The fourth week of protests was the largest and included marches in Paris, Nice, Montpellier and Lyon, where police used tear gas on protesters who threw objects at police. (Related: French police use tear gas to disperse protesters opposing new COVID-19 mandates.)
The protesters were opposing mandatory vaccination for health care workers and the use of health pass to access many public indoor activities. They often chanted “freedom,” “pass equals apartheid” and “take back your pass,” referring to the vaccine passport.
Many French citizens view the COVID-19 passports as a way to segregate society for political purposes. The French Parliament approved the COVID-19 health pass law in late July. The country’s top court upheld the law earlier this month, as well as a law mandating COVID-19 vaccinations for all health workers.
The new regulations endorsed by French President Emmanuel Macron made it obligatory to have a full course of vaccination against COVID-19, a negative test or be recently recovered from the virus to enjoy routine activities. Macron, who faces re-election next year, hopes to encourage all French to be vaccinated against COVID-19 and thereby defeat the virus and its fast-spreading delta variant.
Critics argue the rules encroach on civil liberties in a country where individual freedom is highly prized. Florian Philippot, former vice president of the National Front and one of the leading opponents of the health pass, claimed that “there are many constitutional principles that are trampled underfoot by this law.”
There were also demonstrations in Quebec, Canada, which recently mandated COVID-19 vaccine passports for restaurants, bars and gyms.
“It should be the choice of each person whether to be vaccinated. With the passports, it is a means of forcing us [to get vaccinated],” said Veronique Whalen of Montreal, the most populous city in the province of Quebec.
Protests were also held recently in several Italian cities against the introduction of new measures requiring proof of COVID-19 status to attend indoor events.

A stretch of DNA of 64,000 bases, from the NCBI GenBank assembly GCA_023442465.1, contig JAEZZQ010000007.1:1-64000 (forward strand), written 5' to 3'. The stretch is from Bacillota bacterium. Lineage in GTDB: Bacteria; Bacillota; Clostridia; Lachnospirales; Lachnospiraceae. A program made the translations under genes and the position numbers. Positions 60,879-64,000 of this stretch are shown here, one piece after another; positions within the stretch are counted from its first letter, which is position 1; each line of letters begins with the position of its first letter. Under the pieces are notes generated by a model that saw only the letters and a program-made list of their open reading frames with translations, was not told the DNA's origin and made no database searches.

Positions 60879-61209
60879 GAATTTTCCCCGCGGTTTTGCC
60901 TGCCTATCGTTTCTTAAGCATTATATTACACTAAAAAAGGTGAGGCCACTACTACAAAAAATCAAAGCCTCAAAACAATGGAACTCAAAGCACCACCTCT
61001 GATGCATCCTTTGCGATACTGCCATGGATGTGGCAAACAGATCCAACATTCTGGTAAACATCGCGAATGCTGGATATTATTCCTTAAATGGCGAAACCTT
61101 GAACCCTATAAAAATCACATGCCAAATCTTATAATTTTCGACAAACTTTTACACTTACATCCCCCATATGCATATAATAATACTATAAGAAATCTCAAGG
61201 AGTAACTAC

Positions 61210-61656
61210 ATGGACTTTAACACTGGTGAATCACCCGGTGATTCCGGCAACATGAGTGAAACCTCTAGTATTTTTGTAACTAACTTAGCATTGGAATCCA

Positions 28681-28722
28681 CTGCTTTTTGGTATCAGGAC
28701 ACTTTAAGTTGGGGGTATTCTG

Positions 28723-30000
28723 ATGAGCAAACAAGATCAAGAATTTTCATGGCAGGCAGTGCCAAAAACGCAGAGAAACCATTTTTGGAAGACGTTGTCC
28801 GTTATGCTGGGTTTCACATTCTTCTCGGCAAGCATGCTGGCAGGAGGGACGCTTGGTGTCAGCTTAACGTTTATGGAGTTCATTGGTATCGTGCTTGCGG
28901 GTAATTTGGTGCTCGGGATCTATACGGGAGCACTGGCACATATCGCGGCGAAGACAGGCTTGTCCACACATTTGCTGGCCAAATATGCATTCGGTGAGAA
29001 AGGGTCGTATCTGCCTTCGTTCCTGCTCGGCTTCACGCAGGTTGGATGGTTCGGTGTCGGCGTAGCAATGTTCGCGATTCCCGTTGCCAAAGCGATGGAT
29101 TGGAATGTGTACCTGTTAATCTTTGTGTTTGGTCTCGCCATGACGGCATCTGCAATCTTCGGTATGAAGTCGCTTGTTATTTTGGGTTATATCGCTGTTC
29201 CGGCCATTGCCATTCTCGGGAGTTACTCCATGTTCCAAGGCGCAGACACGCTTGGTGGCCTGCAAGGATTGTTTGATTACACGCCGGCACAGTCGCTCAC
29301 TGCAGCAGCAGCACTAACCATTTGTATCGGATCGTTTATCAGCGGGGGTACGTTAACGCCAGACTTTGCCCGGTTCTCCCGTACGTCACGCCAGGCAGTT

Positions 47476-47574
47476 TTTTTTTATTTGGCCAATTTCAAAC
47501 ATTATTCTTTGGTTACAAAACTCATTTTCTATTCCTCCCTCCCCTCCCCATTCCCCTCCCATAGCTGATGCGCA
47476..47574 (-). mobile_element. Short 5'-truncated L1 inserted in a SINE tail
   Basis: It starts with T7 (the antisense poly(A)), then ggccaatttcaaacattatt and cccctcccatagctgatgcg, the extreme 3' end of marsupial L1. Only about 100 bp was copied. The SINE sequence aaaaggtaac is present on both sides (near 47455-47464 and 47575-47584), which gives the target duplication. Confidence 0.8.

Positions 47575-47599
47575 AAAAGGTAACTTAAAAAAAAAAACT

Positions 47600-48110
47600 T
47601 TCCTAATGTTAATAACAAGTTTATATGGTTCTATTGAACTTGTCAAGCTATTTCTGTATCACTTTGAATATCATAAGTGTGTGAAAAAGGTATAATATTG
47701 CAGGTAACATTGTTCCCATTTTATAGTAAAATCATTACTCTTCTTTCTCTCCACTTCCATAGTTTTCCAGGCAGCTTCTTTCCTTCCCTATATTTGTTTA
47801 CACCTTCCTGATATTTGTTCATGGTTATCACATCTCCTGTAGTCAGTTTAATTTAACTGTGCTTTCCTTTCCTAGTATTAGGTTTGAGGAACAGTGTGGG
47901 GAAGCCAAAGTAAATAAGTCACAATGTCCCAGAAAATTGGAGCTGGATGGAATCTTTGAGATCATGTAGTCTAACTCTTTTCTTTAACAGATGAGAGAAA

The green pass, an extension of the European Union’s digital COVID certificate, became compulsory in Italy earlier this month to enter cinemas, museums and indoor sports venues or to eat indoors at restaurants. School and university staff, as well as university students, will also need the pass. The pass will be required on domestic flights and long-distance trains from Sept. 1.
More than 1,000 people gathered in Piazza del Popolo in central Rome shouting “no green pass” and “freedom.” Thousands more marched in Milan. Around 100 people from the “No Vax” movement also gathered in Naples, objecting specifically the vaccinations for children.
The green pass proves bearers have either been vaccinated with at least one dose, have recovered from COVID-19 within the past six months or have tested negative in the previous 48 hours.
In Greece, thousands of people gathered at Omonia Square in the center of Athens on July 24 to express their opposition to the government’s COVID-19 vaccine mandate.
According to Athens News, the demonstration included “not only anti-vaccination activists, but also food and tourism entrepreneurs, clergy and vaccinated citizens who view recent government measures as anti-democratic.”
Greek police used tear gas and water cannon to disperse the demonstrators, who had rallied outside the Parliament building to protest COVID-19 vaccine requirements for workers.
In Germany, tens of thousands of citizens marched in the streets of Berlin on Aug. 1 to protest lockdowns and requirements to provide proof of COVID-19 vaccination.
The German protesters defied a ban by German lower and upper administrative courts on public demonstrations. Berlin’s administrative court had refused to authorize 13 demonstrations, some of which had been organized by the Querdenker anti-lockdown movement.
Berlin’s police department deployed more than 2,000 officers armed with batons, pepper spray and water cannon. Police in heavily armed vans reportedly dragged protesters across roads and into the vans. Protesters continued to march in the evening through the city streets and 600 people were arrested.